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Causes and Treatment of Mesothelioma

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Mesothelioma Definitions

July 13, 2008

Causes and Treatment of Mesothelioma

Mesothelioma is a form of lung cancer, predominantly caused by exposure to asbestos fibers. In fact, mesothelioma is a cancer of the mesothelium, the sheath that covers major organs such as
the lungs (pleurum), the heart (pericardium) and the abdominal cavity (peritoneum). Pleural mesothelioma is by far the most common kind.

Mesothelioma and Asbestos

When asbestos fibers are inhaled, they become embedded in the lining of the lungs. Due to their small needle-like size, the normal defenses of the body are unable to detect them. Usually, any foreign bodies such as this would either be coughed up, or be removed through a build-up of mucus around them. But nor
asbestos. They cause inflammation of the lungs and tissue damage, leading to scarring and coughing. These are the initial symptoms of asbestosis, though asbestosis is not mesothelioma. No one knows for sure why cancers develop, but once cancerous cells are formed in the pleura, it gradually becomes thicker,
and over time restricts breathing and causes shortness of breath and coughing. What is known as 'pleural effusion' occurs, as the fluid of the pleura, designed to lubricate the movement of the lungs against the other organs nearby, builds up and exerts pressure on the lungs. The thickening of the pleura continues as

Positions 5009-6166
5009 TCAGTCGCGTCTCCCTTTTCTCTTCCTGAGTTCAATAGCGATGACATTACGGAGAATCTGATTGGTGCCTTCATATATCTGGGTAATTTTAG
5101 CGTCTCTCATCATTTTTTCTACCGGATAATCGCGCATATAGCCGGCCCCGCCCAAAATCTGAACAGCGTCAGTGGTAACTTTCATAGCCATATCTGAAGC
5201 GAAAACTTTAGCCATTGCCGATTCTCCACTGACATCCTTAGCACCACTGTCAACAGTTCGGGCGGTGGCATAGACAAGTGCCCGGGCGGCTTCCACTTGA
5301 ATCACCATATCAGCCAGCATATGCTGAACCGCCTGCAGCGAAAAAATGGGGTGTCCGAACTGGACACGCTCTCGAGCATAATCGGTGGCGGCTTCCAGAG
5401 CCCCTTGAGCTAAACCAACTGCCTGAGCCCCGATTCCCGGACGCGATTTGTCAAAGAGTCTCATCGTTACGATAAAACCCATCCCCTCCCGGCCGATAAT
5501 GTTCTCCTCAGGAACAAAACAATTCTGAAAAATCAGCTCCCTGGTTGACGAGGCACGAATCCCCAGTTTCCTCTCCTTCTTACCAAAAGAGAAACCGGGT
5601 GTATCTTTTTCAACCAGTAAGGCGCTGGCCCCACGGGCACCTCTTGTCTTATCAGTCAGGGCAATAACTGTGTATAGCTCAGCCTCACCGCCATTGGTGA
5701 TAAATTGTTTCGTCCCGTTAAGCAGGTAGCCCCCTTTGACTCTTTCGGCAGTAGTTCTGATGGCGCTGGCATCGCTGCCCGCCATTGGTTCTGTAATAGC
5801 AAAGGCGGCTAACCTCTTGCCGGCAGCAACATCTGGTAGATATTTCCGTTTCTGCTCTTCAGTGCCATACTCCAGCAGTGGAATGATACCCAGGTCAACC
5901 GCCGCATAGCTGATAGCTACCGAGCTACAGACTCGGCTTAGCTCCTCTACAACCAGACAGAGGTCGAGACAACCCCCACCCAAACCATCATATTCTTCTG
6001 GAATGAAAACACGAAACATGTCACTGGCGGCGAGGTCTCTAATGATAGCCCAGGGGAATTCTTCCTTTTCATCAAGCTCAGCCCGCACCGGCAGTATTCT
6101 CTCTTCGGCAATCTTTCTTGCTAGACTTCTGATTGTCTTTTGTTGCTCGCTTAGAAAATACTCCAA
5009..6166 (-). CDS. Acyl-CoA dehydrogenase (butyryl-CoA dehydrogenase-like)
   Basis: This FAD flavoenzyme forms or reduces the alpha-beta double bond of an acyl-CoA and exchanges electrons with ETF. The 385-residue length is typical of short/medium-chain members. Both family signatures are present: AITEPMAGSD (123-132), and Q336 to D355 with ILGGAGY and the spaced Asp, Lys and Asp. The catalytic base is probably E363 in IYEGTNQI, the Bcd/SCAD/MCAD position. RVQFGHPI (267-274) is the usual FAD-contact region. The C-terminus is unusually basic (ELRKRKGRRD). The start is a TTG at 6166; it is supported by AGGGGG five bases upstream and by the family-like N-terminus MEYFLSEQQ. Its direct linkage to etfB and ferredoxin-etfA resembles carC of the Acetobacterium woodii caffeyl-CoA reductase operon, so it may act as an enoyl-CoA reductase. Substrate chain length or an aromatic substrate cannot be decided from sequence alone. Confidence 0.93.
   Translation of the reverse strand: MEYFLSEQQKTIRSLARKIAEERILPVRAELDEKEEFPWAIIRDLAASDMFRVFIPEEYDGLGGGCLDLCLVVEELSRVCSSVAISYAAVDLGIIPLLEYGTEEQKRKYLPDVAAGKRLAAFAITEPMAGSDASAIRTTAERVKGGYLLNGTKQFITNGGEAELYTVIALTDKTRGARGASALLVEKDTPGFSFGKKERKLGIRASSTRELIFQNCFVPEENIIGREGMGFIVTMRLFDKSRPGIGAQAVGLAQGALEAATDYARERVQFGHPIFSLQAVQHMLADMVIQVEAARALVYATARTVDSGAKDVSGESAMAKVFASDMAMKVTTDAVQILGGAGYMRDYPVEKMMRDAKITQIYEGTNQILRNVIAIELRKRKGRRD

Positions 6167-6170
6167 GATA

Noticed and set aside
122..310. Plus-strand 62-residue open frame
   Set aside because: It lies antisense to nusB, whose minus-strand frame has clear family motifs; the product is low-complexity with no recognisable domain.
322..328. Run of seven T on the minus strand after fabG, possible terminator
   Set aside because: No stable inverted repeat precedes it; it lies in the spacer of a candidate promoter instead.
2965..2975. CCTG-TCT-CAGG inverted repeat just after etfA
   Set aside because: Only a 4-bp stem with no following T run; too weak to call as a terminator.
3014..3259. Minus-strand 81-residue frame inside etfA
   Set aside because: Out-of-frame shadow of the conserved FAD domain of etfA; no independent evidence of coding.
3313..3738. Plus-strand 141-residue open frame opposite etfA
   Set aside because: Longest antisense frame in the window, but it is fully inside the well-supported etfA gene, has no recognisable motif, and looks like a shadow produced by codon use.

an increasing number of cells become cancerous, until death eventually occurs.

The Effect of Smoking

Although smoking is known to lead to a number of forms of  cancer, it does not in itself promote mesothelioma. However, a patient that has been exposed to asbestos, and who also smokes, will be more liable to contract the disease than a non-smoker will. This is why smokers are generally awarded lower sums in compensation than non-smokers with the same condition. However, it would be wrong to state that smoking is a cause of mesothelioma.

It is, however, the cause of many more lung cancer cases than mesothelioma caused by asbestos, and smoking and asbestos together also increase the risk of the patient developing general lung cancer, just as prolonged exposure to asbestos causes more than just mesothelioma. Asbestos lung cancer and
mesothelioma are not the same thing.


The major symptoms are shortness of breath, weight loss, nausea and pain. This is true of all forms of mesothelioma, not only pleural mesothelioma. In the case of peritoneal mesothelioma, the abdomen becomes very painful and distended, just as the pleural version causes tightening and swelling in the chest due to pleural effusion. The pressure created can also result in pain, apart from that of the cancer itself.


If the disease is not diagnosed early, then survival is unlikely. Therefore, any person who has previously worked in the asbestos industry, or has used asbestos in their employment, should make their doctor aware of that fact. They can then be placed on a schedule of regular examinations designed to detect the first signs of the disease. If the condition is detected early enough, most treatments available can be used effectively,
and surgery is much more likely to be effective if the area affected is able to be isolated. If you have contracted the disease, stopping smoking is essential, and you must try to avoid all infections of the lungs
and airways. It is possible to have the condition treated, but if diagnosed too late then treatment tends to be palliative, and designed to make the patient as comfortable as possible. It is essential, therefore, that people that have a history of contact with asbestos inform their physician immediately to make sure that if the symptoms do occur, they are spotted before any lasting harm can be done. Only then will there be a hope of a cure and successful recovery from this insidious disease.

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